Reading Poetry at the Greyhound Station
And here I am in the station,
in this ripened summer
becoming something other
than fall. With Whitman,
O’Hara, WCW, Pound,
in my hands. There’s something
about men, the wretched musk of age.
A sense they’re waiting; always waiting
in lines and below flags, reading
commandments and repeating the words
to themselves. For they have to
move on, let the soft ache continue.
But don’t they notice moments
transformed: a sip from the water
fountain or a wasted quarter
on the slippery claw
of Prize Time. I want to buckle
the anthology into the seat
and let it live in Sarasota,
reading almanacs on the beach.
I can remain in the station,
writing about what the men say:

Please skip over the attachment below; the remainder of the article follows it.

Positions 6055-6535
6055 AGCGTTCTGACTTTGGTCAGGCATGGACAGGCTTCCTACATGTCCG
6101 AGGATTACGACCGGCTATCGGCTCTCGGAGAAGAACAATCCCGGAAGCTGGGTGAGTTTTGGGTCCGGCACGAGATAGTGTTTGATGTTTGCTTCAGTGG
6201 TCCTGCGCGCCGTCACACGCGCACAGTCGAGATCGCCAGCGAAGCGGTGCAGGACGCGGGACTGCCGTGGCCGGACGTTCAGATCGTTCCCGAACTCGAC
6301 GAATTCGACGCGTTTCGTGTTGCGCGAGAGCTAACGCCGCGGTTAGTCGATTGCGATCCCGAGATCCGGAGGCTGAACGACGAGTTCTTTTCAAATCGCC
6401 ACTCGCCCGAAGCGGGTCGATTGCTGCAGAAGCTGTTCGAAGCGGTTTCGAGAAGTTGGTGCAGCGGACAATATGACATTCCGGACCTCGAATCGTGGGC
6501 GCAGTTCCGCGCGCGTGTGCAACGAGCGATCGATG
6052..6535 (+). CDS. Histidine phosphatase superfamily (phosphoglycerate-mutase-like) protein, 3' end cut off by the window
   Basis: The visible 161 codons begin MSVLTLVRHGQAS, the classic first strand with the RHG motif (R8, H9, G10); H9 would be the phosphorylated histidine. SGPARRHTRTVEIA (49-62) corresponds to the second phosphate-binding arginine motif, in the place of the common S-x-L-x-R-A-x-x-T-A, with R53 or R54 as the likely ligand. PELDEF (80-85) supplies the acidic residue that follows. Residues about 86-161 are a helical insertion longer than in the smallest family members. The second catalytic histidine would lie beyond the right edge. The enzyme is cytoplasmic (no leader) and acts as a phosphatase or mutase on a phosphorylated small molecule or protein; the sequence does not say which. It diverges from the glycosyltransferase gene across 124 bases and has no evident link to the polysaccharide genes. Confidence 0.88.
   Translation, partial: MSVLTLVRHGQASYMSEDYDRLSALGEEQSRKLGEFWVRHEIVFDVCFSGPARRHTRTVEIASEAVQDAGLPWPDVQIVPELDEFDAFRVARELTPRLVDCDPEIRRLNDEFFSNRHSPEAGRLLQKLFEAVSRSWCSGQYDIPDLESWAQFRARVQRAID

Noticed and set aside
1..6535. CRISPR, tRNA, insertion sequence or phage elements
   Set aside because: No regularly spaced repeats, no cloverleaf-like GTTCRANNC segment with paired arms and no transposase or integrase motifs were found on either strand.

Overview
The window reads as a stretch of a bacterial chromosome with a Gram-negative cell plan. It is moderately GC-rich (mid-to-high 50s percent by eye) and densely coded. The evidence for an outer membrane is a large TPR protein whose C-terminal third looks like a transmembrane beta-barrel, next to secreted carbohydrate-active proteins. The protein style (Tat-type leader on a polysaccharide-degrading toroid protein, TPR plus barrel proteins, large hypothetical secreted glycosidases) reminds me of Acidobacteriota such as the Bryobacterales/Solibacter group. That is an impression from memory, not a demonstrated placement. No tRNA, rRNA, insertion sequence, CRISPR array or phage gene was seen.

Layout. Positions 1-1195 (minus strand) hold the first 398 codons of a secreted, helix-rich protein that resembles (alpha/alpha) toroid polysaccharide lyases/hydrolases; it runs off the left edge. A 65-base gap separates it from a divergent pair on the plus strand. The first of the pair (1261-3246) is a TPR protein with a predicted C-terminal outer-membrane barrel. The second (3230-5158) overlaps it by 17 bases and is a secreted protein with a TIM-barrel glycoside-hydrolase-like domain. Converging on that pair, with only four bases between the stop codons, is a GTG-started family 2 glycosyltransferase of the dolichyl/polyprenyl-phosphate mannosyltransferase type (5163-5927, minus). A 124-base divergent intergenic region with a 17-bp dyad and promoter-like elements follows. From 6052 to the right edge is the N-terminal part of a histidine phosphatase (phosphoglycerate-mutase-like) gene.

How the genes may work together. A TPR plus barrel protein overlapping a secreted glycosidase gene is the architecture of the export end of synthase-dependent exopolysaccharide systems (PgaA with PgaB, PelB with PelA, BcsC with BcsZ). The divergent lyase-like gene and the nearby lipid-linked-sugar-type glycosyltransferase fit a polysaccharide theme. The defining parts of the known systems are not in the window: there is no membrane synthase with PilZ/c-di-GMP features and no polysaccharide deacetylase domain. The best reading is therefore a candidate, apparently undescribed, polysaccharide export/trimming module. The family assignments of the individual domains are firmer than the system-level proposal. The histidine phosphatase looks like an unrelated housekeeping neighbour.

the money they ask me for,
just to get home.
There’s this girl at Starbucks who changed her name
to a Sanskrit word. I bug her for hours to tell me what
Yoni means. After her shift she takes me back to her
apartment. We listen to Minus the Bear and make
popcorn in a steel pan and season it with chili powder
and volcanic salt. You can taste Hawaii, she says.
I think she’s hitting on me, but she passes me a book
and tells me to read a Robert Hass poem—the one
about his mother. I study the words, then read the first
stanza aloud. She rises from the sofa and heads to the
record player. I keep reading to her, even when she grabs
my hand and gets me to dance. When the book drops to
the floor, she says vagina and asks me if I want a
glass of milk.
MARCH 2021 Christopher Linforth MONK